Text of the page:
Do you want to be happier? Silly question? Of course, you do. I’ve never heard anyone say they’ve been too happy lately. Well, in this post we will discuss the summary of The Art of Happiness by Dalai Lama and Howard C. Cutler. This book is a great self-help book like Essentialism by Greg McKeown, As A Man Thinketh by James Allen, and The Monk Who Sold His Ferrari by Robin Sharma.
This book has four distinct sections.
1. Purpose of Life
The first section is the Purpose of Life. In the first few pages of the book, the Dalai Lama states that the purpose of life is happiness. No matter what an individual seeks, the ultimate goal is a better and happier life, and this happiness can be achieved through training the mind.
The first step in training the mind is to identify the sources of happiness and then cultivate these factors which create happiness such as kindness, compassion, and friendship and eliminate the factors which create unhappiness such as anger, hatred, and envy. He also says that happiness can be affected by one’s state of mind and then secondly training the mind for happiness.
Well, firstly we have to learn how our emotions and behaviors affect us and see that negative emotions and behaviors harm us. Moreover, positive emotions and behaviors benefit us and then we apply the causal principle. This is the relationship between events and emotions. Then we practice increasing the events which create happiness such as events that cause you to be compassionate or kind. Then we decrease events that create unhappiness such as those events which cause you to be angry selfish or envious. And because this process can take a bit of time, the Dali Lama suggests reviewing each day so that you can see your progress daily and over the long run.
2. Human warmth and compassion
Let’s move on to the next section of this book, human warmth, and compassion. In this section, the Dalai Lama talks about intimacy and compassion as these factors have shown to improve overall well-being
The Dalai Lama gives three aspects which you can follow.
- Firstly, you have to establish compassion. Here, you see how the other person is suffering and then you try and put yourself in their shoes and show that you care. Another way to develop compassion is to often experience other people’s suffering or by practicing compassion meditations as these two things help remind you how common suffering is.
- The second aspect is to respect the other person’s background and views.
- And finally be honest, open, and try and find common ground
3. Transforming Suffering
Let’s move on to the third section of this book, Transforming Suffering. The Dalai Lama gives many different ways to deal with suffering.
- The first way is to accept suffering as a natural part of life and something that we share with all other living creatures.
- Secondly, to confront problems that cause suffering and look for solutions.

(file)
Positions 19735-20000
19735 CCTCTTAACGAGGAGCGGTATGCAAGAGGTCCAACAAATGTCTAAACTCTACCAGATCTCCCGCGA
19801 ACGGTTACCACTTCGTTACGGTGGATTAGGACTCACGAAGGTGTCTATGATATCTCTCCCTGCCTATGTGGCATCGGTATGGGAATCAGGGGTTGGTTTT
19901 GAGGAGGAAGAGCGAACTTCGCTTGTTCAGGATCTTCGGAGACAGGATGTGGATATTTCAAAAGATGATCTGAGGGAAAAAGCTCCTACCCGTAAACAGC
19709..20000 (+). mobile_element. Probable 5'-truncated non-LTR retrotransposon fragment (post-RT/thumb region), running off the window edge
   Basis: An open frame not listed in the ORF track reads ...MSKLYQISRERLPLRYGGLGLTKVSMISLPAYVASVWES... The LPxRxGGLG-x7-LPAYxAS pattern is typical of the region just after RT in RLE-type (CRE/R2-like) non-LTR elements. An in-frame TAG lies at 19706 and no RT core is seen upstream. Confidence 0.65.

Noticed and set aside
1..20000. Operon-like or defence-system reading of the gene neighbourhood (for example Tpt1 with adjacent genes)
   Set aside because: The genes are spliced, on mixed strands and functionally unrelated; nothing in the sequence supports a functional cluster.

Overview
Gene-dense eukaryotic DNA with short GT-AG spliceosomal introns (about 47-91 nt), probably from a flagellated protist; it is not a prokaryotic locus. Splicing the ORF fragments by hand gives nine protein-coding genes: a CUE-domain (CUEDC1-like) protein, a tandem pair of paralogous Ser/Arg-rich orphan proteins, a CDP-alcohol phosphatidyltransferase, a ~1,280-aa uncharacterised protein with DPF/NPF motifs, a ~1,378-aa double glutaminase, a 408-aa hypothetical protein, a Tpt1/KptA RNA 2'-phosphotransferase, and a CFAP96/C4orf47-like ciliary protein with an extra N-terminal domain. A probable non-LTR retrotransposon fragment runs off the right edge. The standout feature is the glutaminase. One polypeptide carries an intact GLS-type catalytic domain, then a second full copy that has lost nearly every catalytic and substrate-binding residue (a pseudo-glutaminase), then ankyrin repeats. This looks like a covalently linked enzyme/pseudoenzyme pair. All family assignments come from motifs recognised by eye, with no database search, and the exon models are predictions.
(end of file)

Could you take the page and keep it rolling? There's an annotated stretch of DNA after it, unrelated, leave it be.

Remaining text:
- Thirdly, be aware of self-created suffering. We can often cause unnecessary suffering by overreacting or taking things too personally
- Fourthly, all things change and one must be aware of this and not try to resist it because if you resist change this creates suffering.
- The fifth way is to find meaning in suffering. This can help make the suffering feel less overwhelming. And one way to do this is as a religious or spiritual practice.
- Then the sixth way is specifically related to dealing with physical pain. Here you have to understand that pain is essential to life as it prevents injuries and is an important learning tool. Furthermore, knowing the pain’s purpose can help you manage it.
- And finally, he talks about how Buddhism sees suffering. In Buddhism, there are three root causes of suffering; Ignorance, craving, and hatred.
4. Overcoming Obstacle
The last section of this book is Overcoming Obstacles. Here the Dali Lama is talking specifically about negative emotions and behaviors and the process of change. This is a three-step plan
- The first step involves education and learning. Here, you have to see why you want to change and what are the positives and negatives of making this change
- The second step is determination and enthusiasm. Here, you remind yourself of why you wanted to change. You use a long-term view to help create perspective and you remind yourself of your own impermanence. These three things will help motivate you and create a sense of urgency to create the change
- Then the third step is action. Here, you use habituation to your advantage. Consistent effort over time will develop habits.
Next, the Dalai Lama talks about dealing with specific negative emotions. In Buddhism, one of the main ways to combat negative emotions is with their corresponding positive emotions. So, in dealing with anger and hatred he says you should cultivate patience and tolerance. This can be difficult at first but when anger arises, try and take a timeout and then analyze the situation. This is not an easy process and at times you may not be able to stop yourself, but it will happen eventually
Secondly, dealing with anxiety and building self-esteem. The corresponding positive emotion here is sincere motivation. But the Dalai Lama also gives a simple approach to fear and worry. The approach involves asking this question; Can the problem be solved? If it is such that it can be remedied, then there’s no need to worry about it.
Alternatively, if there’s no possible solution, then there’s no point in being worried about it anyway because you can’t do anything. Even after knowing this concept, you might still find yourself worrying just keep reminding yourself of this question.